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Publication numberUS7319293 B2
Publication typeGrant
Application numberUS 10/915,301
Publication dateJan 15, 2008
Filing dateAug 9, 2004
Priority dateApr 30, 2004
Fee statusPaid
Also published asUS20050242734, WO2005109534A2, WO2005109534A3
Publication number10915301, 915301, US 7319293 B2, US 7319293B2, US-B2-7319293, US7319293 B2, US7319293B2
InventorsFredric Maxik
Original AssigneeLighting Science Group Corporation
Export CitationBiBTeX, EndNote, RefMan
External Links: USPTO, USPTO Assignment, Espacenet
Light bulb having wide angle light dispersion using crystalline material
US 7319293 B2
Abstract
The present light bulb includes a wide angle dispersed light which uses, as a source of light dispersion, crystalline particulate material incorporated into the molded or formed material of the light bulb. The crystalline particulate material can be incorporated into the light bulb material prior to the molding or forming process or it can be later applied to the surfaces of the light bulb. The crystalline particulate material are chosen to provide high reflectivity and dispersion qualities for the parts of the light bulb and are further chosen and incorporated according to the function of the particular piece or part therein incorporated. A light tuning element may also be used to further enhance the light dispersion qualities of the light bulb. Methods for making the present light bulb are also provided.
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Claims(13)
1. A light bulb generating an output comprising electromagnetic emissions in the visible wavelength range to produce a widely dispersed light, comprising:
a housing having a base and an optical opening for emitting said widely dispersed light from said housing;
an optical element positioned substantially over said optical opening;
a source of lighting located within said housing; and
electrical leads connecting said base with said source of lighting, wherein said housing and said optical element each have structure that causes wide dispersion of light traveling from said source of lighting to said optical opening, said structure including a mixture of moldable material and transparent particulate crystalline material.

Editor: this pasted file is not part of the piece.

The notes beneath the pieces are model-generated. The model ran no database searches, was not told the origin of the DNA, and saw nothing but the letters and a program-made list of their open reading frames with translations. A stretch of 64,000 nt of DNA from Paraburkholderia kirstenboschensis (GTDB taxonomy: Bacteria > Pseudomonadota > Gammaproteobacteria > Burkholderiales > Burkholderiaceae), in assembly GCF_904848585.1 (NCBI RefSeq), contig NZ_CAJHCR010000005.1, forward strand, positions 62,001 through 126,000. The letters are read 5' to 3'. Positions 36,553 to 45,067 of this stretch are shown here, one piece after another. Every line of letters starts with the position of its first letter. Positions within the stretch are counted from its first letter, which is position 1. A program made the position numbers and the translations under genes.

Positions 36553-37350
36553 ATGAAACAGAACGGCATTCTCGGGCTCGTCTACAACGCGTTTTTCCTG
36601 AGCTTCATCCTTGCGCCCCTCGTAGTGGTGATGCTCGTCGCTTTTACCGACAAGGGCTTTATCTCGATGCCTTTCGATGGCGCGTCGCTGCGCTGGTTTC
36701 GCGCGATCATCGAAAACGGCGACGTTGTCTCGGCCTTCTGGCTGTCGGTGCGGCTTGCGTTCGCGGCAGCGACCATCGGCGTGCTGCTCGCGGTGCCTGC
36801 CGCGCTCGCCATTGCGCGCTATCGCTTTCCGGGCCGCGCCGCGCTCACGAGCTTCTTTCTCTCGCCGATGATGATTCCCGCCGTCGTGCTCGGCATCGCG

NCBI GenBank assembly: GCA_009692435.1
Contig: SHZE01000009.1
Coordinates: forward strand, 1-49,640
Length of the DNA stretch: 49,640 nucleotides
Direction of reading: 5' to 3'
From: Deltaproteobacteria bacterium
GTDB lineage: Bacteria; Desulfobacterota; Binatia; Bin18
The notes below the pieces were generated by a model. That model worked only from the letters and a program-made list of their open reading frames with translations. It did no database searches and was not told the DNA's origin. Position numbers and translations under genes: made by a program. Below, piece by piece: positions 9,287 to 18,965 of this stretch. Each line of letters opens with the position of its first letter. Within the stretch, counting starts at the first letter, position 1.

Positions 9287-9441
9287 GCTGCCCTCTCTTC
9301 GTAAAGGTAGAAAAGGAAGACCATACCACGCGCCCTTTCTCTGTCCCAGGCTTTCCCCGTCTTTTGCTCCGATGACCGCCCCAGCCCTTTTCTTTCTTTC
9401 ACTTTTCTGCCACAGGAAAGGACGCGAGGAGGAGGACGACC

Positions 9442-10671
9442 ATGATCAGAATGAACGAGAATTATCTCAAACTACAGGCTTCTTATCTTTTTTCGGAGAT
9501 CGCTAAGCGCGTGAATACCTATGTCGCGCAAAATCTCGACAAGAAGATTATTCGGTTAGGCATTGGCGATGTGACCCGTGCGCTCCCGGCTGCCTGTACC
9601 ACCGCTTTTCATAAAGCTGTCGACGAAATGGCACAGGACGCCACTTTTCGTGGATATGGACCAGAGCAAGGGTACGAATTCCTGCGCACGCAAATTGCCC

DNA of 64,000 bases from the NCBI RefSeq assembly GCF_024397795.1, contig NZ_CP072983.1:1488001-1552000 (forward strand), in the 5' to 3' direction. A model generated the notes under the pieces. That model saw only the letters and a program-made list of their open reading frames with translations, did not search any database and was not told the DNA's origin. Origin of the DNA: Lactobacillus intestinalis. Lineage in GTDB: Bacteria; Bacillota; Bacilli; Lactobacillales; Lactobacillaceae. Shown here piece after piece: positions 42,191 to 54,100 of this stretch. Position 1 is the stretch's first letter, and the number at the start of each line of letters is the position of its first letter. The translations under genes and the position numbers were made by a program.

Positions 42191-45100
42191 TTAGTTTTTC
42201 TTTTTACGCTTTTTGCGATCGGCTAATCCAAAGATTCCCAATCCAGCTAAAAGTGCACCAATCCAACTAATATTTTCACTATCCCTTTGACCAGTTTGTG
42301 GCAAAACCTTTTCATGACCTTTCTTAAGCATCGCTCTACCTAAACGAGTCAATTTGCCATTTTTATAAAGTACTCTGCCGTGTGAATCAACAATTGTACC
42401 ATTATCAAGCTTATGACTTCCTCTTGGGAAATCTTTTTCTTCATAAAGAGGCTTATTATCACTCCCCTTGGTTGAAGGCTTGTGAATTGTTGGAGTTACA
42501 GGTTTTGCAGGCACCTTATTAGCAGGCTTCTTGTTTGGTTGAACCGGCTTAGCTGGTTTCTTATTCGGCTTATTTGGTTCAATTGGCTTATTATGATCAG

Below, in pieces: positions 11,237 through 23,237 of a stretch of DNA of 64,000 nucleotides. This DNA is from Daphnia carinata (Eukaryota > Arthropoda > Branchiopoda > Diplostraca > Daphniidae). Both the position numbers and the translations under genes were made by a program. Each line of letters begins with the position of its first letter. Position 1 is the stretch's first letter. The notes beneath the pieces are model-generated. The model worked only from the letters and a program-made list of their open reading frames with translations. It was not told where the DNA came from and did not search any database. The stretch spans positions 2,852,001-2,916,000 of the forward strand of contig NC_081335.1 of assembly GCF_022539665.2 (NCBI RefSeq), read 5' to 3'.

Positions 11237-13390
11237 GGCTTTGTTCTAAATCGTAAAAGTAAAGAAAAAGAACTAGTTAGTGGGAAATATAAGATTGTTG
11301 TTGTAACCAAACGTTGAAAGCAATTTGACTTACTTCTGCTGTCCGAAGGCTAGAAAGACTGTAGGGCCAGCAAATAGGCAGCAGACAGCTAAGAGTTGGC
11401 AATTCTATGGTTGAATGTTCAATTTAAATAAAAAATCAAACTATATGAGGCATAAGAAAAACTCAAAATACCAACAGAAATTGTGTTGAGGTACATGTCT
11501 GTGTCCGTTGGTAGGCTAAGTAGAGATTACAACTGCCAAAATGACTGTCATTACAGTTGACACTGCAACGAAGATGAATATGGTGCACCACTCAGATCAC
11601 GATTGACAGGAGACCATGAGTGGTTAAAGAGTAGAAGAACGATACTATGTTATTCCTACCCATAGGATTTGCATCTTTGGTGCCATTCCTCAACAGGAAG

2. The light bulb having widely dispersed light of claim 1 wherein said optical element is composed of a substantially translucent material.
3. The light bulb having widely dispersed light of claim 1 wherein said transparent particulate crystalline material is substantially symmetrical.
4. The light bulb having widely dispersed light of claim 1 wherein said transparent particulate crystalline material is selected from the group consisting of quartz crystals, diamond crystals, sapphire crystals, and zirconia crystals.
5. The light bulb having widely dispersed light of claim 1 wherein said transparent particulate crystalline material is present in said mixture from about 1 to 12 percent by weight, based on the total mixture composition.
6. The light bulb having widely dispersed light of claim 1 wherein said transparent particulate crystalline material has planes that are oriented in substantially the same direction.
7. The light bulb having widely dispersed light of claim 1 wherein said housing is substantially conically-shaped.
8. The light bulb having widely dispersed light of claim 1 wherein said moldable material is selected from the group consisting of polymers, copolymers, epoxies, acrylics, polyester resins, and resins.
9. The light bulb having widely dispersed light of claim 1 wherein at least a portion of said optical element comprises a colored material.
10. The light bulb having widely dispersed light of claim 1 wherein said source of lighting is at least one light emitting diode.
11. The light bulb having widely dispersed light of claim 1 wherein said source of lighting further comprises a substrate for accepting at least one light emitting diode.